Joe Versus The Volcano: A True Gem And Misunderstood Classic

Absolutely dreadful promotional poster

Directed by: John Patrick Shanley

As much as I watch movies of all types, and enjoy a great deal of them, every so often one comes my way and unexpectedly knocks my socks off. This is one of those kind of moments, and this is one of those kinds of films.

Joe is a very unhappy working class man who works a mundane job in a big facility, meandering through life in a fog of fluorescent lighting. He's a small fish in a big pond, a disposable element in a giant machine. He's a hypochondriac who feels that there's surely something physically wrong with him. When a checkup at a doctors office reveals he's got a "brain cloud", and only has a few months left to live, he takes a billionaire's offer to commit suicide by throwing himself into an active volcano on a tiny island inhabited by a small group of natives, believing that the sacrifice will not only serve a purpose in his meaningless life, but will also appease the gods of the island and prevent it from erupting. 

Joe Versus The Volcano quite simply floored me. It's nothing like what I expected, but in the best possible sense. Much like my recent experience with John Landis' Into the Night, Joe Versus The Volcano is almost undefinable. It's a fascinating and unusually competent mix of magical, mystery, dystopian society, romance, adventure, comedy and drama. Just when you think you know where this is headed or have it "figured out", it veers off into another completely direction that takes you by surprise.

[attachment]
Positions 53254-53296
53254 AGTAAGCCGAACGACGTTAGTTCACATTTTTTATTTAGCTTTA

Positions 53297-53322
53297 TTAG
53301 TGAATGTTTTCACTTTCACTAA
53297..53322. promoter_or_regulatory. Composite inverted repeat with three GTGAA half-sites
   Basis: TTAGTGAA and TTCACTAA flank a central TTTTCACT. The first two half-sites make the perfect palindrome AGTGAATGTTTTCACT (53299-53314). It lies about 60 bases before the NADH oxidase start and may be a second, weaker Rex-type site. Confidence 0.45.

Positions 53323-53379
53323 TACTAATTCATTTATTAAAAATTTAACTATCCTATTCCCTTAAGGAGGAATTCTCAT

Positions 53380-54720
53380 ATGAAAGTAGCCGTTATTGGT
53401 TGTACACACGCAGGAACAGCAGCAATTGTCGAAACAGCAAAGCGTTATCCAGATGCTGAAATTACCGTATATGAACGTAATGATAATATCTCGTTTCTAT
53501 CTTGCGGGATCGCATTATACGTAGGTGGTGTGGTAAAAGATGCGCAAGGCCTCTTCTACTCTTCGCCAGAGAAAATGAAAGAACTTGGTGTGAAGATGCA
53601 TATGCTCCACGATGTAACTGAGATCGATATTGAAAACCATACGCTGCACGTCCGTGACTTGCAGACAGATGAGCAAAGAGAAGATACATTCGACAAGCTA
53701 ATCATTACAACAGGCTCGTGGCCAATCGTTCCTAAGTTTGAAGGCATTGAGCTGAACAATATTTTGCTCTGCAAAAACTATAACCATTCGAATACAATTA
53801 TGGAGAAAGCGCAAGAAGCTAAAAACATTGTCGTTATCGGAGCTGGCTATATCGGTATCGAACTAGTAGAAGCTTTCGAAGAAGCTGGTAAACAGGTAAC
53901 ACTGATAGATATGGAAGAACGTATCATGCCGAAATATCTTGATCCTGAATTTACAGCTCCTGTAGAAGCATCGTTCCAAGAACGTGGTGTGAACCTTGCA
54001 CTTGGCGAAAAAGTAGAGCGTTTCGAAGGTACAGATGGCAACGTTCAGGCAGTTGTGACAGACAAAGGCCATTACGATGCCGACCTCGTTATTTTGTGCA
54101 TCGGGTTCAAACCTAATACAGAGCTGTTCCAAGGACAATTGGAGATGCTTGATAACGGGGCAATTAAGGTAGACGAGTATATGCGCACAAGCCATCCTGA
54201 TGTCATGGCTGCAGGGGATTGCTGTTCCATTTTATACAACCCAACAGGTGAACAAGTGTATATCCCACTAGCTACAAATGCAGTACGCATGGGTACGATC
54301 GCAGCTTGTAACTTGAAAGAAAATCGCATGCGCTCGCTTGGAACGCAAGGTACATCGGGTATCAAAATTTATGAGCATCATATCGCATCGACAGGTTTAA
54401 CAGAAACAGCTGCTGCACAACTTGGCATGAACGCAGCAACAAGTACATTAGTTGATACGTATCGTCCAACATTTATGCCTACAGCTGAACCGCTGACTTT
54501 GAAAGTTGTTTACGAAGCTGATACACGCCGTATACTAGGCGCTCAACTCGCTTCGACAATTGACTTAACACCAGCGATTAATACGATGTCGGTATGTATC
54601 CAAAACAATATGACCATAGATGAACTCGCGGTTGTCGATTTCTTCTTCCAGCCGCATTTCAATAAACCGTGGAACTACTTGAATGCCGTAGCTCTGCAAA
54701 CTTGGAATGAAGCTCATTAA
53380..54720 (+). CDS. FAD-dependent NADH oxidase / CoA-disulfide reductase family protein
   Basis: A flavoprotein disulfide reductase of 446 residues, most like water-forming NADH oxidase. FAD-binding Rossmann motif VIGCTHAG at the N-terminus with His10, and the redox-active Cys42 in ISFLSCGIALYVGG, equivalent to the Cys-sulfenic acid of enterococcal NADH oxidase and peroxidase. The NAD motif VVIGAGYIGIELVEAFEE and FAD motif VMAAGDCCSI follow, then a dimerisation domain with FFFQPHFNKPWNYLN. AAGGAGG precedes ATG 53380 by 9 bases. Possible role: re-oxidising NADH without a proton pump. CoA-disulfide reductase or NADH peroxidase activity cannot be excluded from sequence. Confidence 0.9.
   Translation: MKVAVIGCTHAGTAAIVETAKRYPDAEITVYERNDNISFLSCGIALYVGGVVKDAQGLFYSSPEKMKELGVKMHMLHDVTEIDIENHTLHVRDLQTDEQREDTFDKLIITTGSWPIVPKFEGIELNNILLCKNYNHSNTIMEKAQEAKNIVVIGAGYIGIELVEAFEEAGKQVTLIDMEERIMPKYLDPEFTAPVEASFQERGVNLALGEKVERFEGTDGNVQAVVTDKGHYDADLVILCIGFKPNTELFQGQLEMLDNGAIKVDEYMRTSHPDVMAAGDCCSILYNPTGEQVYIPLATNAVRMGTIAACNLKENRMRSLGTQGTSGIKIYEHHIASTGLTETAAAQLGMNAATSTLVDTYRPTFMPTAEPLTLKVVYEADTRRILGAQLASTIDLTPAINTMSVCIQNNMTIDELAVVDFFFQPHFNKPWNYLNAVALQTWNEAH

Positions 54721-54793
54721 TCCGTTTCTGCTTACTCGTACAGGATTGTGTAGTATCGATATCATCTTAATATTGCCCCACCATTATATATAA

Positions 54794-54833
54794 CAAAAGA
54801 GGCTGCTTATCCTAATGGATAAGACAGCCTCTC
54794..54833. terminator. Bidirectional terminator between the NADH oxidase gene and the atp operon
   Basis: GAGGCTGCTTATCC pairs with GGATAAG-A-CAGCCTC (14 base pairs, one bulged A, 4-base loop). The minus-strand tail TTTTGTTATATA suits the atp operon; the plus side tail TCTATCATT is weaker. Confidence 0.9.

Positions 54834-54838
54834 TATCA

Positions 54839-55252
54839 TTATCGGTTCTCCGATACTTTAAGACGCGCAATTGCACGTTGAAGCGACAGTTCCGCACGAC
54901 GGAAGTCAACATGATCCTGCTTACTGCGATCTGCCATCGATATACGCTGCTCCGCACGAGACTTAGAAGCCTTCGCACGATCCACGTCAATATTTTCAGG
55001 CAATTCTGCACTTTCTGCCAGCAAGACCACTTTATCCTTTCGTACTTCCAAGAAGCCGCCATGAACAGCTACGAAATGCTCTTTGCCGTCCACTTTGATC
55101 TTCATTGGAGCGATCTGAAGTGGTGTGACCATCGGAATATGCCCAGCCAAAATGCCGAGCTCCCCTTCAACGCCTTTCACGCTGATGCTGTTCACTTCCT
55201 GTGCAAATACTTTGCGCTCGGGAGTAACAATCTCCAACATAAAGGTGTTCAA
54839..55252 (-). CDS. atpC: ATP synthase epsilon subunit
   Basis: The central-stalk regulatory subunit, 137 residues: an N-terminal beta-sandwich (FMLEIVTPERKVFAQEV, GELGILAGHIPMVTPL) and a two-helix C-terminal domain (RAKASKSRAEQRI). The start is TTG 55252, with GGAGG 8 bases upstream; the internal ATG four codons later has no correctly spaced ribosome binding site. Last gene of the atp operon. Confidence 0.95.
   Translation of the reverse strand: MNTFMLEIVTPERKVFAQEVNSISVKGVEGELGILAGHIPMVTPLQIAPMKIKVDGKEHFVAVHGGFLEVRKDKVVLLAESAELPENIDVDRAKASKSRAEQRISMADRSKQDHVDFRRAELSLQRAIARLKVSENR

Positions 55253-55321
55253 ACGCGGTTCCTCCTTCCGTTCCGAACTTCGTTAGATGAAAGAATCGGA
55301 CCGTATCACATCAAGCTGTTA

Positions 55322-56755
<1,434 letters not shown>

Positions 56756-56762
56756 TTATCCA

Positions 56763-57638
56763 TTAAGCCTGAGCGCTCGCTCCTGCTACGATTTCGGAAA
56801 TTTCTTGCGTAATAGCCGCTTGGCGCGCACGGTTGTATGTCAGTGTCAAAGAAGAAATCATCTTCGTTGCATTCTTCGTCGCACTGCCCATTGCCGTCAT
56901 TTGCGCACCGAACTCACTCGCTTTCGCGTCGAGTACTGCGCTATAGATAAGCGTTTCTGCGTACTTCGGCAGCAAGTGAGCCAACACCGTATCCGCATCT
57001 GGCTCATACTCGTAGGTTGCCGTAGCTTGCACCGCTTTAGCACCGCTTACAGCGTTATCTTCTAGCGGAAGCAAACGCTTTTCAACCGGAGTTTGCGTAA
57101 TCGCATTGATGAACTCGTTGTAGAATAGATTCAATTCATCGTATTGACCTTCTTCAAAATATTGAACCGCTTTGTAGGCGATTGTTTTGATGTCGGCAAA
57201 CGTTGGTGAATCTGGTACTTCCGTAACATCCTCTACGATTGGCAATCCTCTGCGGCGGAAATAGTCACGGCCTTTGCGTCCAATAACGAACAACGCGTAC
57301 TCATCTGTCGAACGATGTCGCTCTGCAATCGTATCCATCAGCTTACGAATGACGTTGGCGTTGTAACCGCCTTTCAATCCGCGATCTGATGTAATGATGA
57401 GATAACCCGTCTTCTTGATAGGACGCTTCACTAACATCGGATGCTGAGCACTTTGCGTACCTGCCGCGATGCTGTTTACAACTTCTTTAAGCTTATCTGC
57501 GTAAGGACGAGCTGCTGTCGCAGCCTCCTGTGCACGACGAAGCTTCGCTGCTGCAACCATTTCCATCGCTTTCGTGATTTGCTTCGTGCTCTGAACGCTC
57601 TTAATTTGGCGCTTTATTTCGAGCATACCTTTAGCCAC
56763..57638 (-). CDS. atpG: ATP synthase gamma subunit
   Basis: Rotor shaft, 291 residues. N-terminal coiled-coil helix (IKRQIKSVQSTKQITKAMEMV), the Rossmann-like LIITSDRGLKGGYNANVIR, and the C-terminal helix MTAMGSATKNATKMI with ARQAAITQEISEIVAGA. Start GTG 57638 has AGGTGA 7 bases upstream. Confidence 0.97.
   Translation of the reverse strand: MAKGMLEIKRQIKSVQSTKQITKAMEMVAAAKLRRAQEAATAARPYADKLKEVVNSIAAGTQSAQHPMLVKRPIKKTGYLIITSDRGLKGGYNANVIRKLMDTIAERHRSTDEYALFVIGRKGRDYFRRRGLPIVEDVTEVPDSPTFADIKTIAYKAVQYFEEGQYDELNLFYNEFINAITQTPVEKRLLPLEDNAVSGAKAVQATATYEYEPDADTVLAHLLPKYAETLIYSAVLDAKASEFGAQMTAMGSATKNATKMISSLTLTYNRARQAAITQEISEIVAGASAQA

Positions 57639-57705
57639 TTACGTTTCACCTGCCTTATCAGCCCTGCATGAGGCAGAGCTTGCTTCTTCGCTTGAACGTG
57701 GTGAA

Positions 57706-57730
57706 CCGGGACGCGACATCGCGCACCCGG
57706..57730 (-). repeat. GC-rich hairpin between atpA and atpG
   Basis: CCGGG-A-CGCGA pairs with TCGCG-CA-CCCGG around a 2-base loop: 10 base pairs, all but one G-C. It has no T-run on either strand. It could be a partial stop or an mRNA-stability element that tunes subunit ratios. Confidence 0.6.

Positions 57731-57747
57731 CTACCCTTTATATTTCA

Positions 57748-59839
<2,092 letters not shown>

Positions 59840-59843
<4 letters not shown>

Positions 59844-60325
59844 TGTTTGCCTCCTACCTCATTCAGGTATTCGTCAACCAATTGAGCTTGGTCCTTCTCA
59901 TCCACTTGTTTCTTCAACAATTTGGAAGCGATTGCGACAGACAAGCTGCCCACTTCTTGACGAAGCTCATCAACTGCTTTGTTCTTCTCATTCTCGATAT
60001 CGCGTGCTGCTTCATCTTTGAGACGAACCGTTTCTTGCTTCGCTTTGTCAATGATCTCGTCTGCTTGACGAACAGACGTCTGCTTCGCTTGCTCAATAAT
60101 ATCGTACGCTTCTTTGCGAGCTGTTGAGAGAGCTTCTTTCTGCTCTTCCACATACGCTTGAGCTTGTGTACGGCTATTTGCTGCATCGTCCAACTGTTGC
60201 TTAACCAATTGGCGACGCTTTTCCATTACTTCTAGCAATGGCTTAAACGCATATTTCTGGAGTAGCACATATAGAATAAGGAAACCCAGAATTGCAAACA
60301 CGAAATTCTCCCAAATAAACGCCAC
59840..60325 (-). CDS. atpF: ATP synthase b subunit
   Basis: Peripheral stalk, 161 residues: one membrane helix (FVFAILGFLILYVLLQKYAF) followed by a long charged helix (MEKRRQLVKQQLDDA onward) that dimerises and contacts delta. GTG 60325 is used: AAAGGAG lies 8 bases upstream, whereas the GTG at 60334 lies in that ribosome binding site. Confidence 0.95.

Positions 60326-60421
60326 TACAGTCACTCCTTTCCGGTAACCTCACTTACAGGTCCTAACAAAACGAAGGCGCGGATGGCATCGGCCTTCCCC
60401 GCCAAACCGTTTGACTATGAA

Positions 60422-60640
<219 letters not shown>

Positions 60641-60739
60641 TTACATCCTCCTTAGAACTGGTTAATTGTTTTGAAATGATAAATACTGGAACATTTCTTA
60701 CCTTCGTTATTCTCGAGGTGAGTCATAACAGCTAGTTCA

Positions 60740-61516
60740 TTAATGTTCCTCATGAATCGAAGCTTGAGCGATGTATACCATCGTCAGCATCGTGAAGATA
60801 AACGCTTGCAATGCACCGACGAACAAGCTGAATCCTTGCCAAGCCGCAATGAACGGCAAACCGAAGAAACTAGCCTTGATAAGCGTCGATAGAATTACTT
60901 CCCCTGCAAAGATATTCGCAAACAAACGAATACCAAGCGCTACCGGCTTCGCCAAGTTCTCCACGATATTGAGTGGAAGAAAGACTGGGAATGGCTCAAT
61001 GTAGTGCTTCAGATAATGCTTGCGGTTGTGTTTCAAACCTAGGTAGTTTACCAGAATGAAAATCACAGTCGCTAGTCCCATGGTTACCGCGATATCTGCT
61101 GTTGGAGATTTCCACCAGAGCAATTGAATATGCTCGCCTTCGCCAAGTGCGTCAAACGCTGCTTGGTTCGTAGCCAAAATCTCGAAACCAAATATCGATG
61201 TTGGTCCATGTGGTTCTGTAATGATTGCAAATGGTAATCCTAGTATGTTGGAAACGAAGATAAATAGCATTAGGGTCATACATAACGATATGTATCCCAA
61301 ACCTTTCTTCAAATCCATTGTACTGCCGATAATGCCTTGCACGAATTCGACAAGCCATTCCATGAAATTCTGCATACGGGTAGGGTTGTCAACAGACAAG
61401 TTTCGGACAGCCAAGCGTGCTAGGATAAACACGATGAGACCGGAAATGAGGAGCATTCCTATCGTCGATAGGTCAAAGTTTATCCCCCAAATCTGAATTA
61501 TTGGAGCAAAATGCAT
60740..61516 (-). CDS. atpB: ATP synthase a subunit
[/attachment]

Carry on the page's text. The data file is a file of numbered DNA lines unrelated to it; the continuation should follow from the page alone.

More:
On the surface, I'm not surprised this one flew so far under my radar that I never made any real effort to actually watch it. I remember this one. I remember the trailers and posters making it look like any other lame cookie-cutter romantic comedy, when in reality it's anything but. Having finally seen it now though, I guess I can understand the difficulty in marketing a film that starred comedy powerhouses Tom Hanks and Meg Ryan - Hanks coming off a string of hit comedies, and Ryan having struck gold with When Harry Met Sally just the year before. So I can only assume audiences were somewhat taken aback by a film that is nothing like a romantic comedy, or even just a comedy in general, but rather a magical film that would be near impossible to tie down to any specific genre. It's also unlike any film I'd ever seen, which makes it all the more special.